Turkish-German ties fray as Erdogan chases diaspora vote
Under the strip lights of a clinical community hall in Berlin, a man's fingers slide across a zither and, eyes fixed to their sheet music, the Turkish choir begins to sing old songs of love and heartbreak.
More than three million people of Turkish origin live in Germany. It is estimated that 1.4 million of them are eligible to vote in Turkish elections. In effect, the diaspora is Turkey's fourth largest electoral district.
A month before a referendum on Turkey's constitution, there's a louder Turkish voice resonating in the heart of Germany.
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President Recep Tayip Erdogan wants to change the way Turkey is governed, abolish the post of prime minister and significantly extend his own powers. Polls suggest the referendum result will be tight. He needs the support of Germany's Turks.
Though, as the singers pause and the players lay their fat-bellied Turkish guitars on the floor, few here tell us they'll dance to his tune.
"Actually there is huge opposition to the Erdogan regime in the Turkish community here," says Filliz, "but there's nearly no coverage in the media about it. So Germans think that every Turkish person is an Erdogan supporter - which is simply not the case."
But there is also significant support for him among the diaspora.
Between 50% and 60% of German Turks who voted in elections over the last four years supported Mr Erdogan and his party.
And there were cheers for his foreign minister on the campaign trail in Hamburg on Tuesday.
Mr Erdogan has dispatched several of his cabinet to Germany, and a furious diplomatic row ignited after German authorities cancelled a number of planned rallies citing security or technical reasons.
Foreign Minister Mevlut Cavusoglu, for example, spoke from the Turkish consulate in Hamburg after the city authorities closed his original venue after saying that the fire alarm system wasn't working.
A furious Mr Erdogan likened Germany's actions to those of the Nazis, provoking outrage at the highest level in Berlin.
On Thursday morning, Angela Merkel's indignation was still palpable as she addressed the German parliament.
"Comparisons with Nazi Germany," she said "always lead to misery, to the trivialisation of crimes against humanity committed by National Socialism. We will not tolerate this under any circumstances."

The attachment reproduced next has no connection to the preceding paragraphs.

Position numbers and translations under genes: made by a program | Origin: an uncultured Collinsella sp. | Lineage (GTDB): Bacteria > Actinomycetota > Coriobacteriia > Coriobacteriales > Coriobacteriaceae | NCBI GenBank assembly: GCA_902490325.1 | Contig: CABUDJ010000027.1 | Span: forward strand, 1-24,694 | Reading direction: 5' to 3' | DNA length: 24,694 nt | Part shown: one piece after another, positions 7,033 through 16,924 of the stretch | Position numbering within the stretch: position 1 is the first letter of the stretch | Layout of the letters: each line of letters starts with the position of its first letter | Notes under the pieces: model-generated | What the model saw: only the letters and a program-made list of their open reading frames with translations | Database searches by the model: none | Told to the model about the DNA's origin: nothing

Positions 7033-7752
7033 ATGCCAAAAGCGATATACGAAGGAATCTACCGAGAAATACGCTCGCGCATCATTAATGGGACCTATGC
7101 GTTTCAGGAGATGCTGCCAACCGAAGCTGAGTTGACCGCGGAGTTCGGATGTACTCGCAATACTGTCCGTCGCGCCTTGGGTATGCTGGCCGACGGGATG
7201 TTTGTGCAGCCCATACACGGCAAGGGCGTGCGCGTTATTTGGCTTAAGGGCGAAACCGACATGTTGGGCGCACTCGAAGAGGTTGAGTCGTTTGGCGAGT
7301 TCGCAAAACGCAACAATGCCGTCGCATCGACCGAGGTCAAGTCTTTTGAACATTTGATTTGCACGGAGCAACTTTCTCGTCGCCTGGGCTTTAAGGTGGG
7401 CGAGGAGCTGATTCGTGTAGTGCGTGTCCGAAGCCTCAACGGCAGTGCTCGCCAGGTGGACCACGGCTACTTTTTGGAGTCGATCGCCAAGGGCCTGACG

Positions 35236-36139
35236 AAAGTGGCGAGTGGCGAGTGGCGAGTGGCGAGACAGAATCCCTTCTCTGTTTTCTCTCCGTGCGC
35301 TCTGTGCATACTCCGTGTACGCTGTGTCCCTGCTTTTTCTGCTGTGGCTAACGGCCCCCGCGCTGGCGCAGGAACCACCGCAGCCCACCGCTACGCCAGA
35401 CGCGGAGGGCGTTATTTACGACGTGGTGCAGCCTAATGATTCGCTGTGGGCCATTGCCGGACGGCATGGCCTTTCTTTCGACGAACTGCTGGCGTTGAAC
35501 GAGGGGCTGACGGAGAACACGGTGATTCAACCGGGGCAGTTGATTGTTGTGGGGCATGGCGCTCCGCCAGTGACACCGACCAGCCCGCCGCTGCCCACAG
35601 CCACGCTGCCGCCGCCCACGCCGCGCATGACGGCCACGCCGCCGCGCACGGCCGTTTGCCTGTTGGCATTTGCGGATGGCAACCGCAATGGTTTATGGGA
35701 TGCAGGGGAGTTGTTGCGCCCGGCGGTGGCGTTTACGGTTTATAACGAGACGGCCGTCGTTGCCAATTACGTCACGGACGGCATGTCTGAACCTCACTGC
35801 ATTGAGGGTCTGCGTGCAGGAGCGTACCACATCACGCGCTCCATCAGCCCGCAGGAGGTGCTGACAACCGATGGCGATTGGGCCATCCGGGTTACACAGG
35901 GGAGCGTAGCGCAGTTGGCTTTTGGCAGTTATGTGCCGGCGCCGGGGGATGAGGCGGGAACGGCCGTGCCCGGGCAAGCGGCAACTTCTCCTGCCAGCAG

The comparisons, she said, must stop. But the diplomatic row shows little sign of abating.
A sleek convoy of black cars drove through a grey Berlin morning on Wednesday: crisis talks between foreign ministers that yielded little result.
Despite pressure from Berlin, a journalist from the German newspaper Die Welt is still in a Turkish jail - the German government has failed as yet to secure consular access to Deniz Yucel - and Ankara insists it will continue to campaign on German soil.
Germany should allow that to happen, says Bekir Yilmaz, the president of the Turkish community in Berlin. Mr Erdogan was wrong, he says, to invoke the Nazi past.
However, he insists: "People should have the right to campaign freely here. Then voters can decide what's right or wrong. Germans have to accept that."
Commentators point out that, for President Erdogan, provoking a row with Germany is simply a calculated election technique - positioning himself against the West and thereby securing votes from right-wingers at home.
"Of course he benefits from the controversy," says Ralph Ghadbhan, who has studied the Turkish diaspora for decades.
"It's his intention. He sees Germany as a colony and he proved that when he said recently if the German government stops him from campaigning here then they will be confronted with an uprising."
The relationship between Ankara and Berlin is often stormy. There were furious exchanges last year after German comic Jans Bohmermann insulted Mr Erdogan with a satirical poem. And there were protests after the German parliament officially declared the massacre of Armenians by Ottoman Turks during World War One a genocide.
But this has strained diplomatic relations to the limit, and there is much at stake. It is perhaps telling that this time neither Mr Erdogan or Mrs Merkel has raised the subject of the migrant deal between the EU and Turkey, which the German chancellor largely orchestrated.
Under the deal, Turkey holds back migrants in return for billions of euros. The deal was controversial, some say not that effective. But arguably it is one of the ties that continue to bind the two sides together - just.
The singers in the Turkish choir worry about the impact of the row on their own community here, and on how Germany perceives them.
Old music, new divisions. And still that bitter tone persists. Germany, Ankara warned last night, must decide whether it is a friend or a foe.
A note on terminology: The BBC uses the term migrant to refer to all people on the move who have yet to complete the legal process of claiming asylum. This group includes people fleeing war-torn countries such as Syria, who are likely to be granted refugee status, as well as people who are seeking jobs and better lives, who governments are likely to rule are economic migrants.